Exercise Induced Asthma
When you exercise hard doing things such as running, skiing, biking or aerobic exercise, you typically breathe more rapidly. This fast breathing can make your lungs’ airways dry and irritated. As a result, the airways narrow, making it harder to get air in and out of the lungs, making your chest feel tight and hard to catch a breath. This more frequently happens when exercising in cold, dry air or when there is a sudden change in humidity or temperature.
If you have trouble exercising in the cold, preventive measures such as dressing in layers or wearing a scarf to warm your air, etc., may benefit you. However, could also have exercise-induced bronchospasm, more commonly referred to as exercise-induced asthma (EIA). Approximately 10 percent of people in the U.S. have this condition, and it simply means breathing problems brought on by exercise. Most people with asthma have EIA, but it’s also possible to experience EIA and not have asthma.
Symptoms of EIA include:
- shortness of breath
- wheezing or noisy breathing
- trouble getting a breath
- chest tightness
- unusual fatigue while exercising
If you are struggling with these symptoms while exercising a board-certified allergist can help! Schedule an appointment today.
Management of exercise-induced asthma is usually preventive. This includes:
- Avoid exercise in cold, dry environments.
- Breathe through the nose to warm and moisten the air or use a face mask or scarf which can help trap moisture and keep the air warmer.
- Use a pre-medication plan.
- Warm-up with exercise at least 5-15 minutes before the activity.
- Avoid running activities if peak flow is within a certain range, as determined by your allergist.
- Avoid running or strenuous activity for one week following an asthma episode or until the peak flow has stabilized.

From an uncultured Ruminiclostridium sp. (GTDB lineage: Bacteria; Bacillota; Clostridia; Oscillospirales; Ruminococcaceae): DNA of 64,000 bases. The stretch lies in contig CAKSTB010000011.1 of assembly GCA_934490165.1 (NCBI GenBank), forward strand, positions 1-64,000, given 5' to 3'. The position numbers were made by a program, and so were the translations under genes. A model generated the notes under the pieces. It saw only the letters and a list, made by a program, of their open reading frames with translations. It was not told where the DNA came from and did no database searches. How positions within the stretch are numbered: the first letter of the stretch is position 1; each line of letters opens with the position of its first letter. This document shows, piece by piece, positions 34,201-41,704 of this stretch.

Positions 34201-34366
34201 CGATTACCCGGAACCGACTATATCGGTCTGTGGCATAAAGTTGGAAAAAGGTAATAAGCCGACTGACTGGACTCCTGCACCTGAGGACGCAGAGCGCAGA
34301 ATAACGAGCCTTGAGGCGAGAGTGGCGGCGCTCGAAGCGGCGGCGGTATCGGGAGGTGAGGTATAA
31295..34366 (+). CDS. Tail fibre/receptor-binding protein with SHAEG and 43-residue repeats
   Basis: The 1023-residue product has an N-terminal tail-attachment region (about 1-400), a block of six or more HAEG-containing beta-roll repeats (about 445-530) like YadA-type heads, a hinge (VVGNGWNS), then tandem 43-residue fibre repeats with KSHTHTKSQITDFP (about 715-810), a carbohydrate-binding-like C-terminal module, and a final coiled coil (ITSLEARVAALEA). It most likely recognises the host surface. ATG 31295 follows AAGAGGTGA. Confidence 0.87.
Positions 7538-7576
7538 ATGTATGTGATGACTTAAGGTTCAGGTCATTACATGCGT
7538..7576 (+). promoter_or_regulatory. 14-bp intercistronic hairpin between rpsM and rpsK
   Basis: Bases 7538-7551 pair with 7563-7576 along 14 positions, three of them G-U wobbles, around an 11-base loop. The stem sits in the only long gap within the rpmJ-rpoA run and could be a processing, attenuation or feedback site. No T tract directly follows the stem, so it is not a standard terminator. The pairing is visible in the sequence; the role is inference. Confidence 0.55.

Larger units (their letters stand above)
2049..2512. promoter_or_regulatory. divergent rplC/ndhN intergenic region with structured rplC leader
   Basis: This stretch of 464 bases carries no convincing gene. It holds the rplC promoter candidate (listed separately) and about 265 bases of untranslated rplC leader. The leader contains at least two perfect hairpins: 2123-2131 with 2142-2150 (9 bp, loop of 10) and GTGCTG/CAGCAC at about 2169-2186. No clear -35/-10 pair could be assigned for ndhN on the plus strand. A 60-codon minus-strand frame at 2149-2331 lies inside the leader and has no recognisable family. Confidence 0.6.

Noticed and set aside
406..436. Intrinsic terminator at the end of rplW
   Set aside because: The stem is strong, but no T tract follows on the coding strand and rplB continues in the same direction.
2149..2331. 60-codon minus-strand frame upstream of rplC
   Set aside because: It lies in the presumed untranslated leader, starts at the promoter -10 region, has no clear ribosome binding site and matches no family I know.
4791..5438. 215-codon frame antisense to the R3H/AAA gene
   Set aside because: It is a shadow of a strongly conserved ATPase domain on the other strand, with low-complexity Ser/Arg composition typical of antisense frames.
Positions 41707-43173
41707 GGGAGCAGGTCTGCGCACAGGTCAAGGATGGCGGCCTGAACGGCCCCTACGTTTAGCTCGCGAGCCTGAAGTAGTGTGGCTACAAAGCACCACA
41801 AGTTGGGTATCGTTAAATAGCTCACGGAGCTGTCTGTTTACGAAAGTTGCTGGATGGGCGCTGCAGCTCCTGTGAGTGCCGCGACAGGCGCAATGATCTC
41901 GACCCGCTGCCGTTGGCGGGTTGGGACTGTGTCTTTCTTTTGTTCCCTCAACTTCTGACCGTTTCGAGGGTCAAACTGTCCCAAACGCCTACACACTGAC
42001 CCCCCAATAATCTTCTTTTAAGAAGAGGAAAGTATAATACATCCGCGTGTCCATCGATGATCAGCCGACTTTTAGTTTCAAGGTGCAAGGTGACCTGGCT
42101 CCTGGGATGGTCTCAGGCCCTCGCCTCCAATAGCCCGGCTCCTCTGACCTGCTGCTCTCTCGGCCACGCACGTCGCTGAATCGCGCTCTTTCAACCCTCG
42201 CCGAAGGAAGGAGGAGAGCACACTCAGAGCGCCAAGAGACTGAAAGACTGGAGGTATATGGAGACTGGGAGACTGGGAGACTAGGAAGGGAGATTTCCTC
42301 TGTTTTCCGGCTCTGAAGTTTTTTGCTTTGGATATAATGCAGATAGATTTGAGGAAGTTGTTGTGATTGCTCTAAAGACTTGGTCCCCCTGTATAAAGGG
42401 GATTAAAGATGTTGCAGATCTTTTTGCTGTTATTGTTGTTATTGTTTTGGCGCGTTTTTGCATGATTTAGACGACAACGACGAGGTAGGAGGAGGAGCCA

Why Does Exercise Trigger Asthma?
Think of your nose as a kind of humidifier. When air passes through your nostrils, it is warmed and dampened before it reaches your airways. When you exercise, the tendency is to breathe through your mouth instead of your nose. This means that colder drier air is going directly into your airways, which may trigger an asthma attack.
It can take only five minutes of exertion for symptoms to begin. If this happens, it means that your asthma is not well controlled. Here are some suggestions to help control exercise-induced asthma:
- Be sure to take your asthma medications before you exercise as prescribed by your doctor. This may include a quick relief medication and/or a non-steroidal anti-inflammatory inhaler 15 to 30 minutes before the activity. Stick to your Asthma Action Plan.
- Be aware of smog alerts, extra warm, extra humid, or high pollen count days. You may want to avoid outdoor exercise on these days.
- In the winter, use a face mask or scarf to help trap moisture and warm air for re-breathing, as cold, dry air can be hard on asthmatic airways.
- During pollen season, wear a dust mask.
- Warm up first, increase aerobic activity slowly and cool down after finishing. When you step up your strenuous sports, do it sensibly. As your cardiovascular and respiratory levels increase, so will the demands you place on them.
- Exercise should be part of your daily routine for at least a half-hour a day, five days a week.
- You should not exercise if your asthma is unstable or your peak flow is in the yellow or red zones.
Contact our office if your symptoms are not controlled by your current plan. Keep track of your exercise and symptoms to help our doctors manage your condition.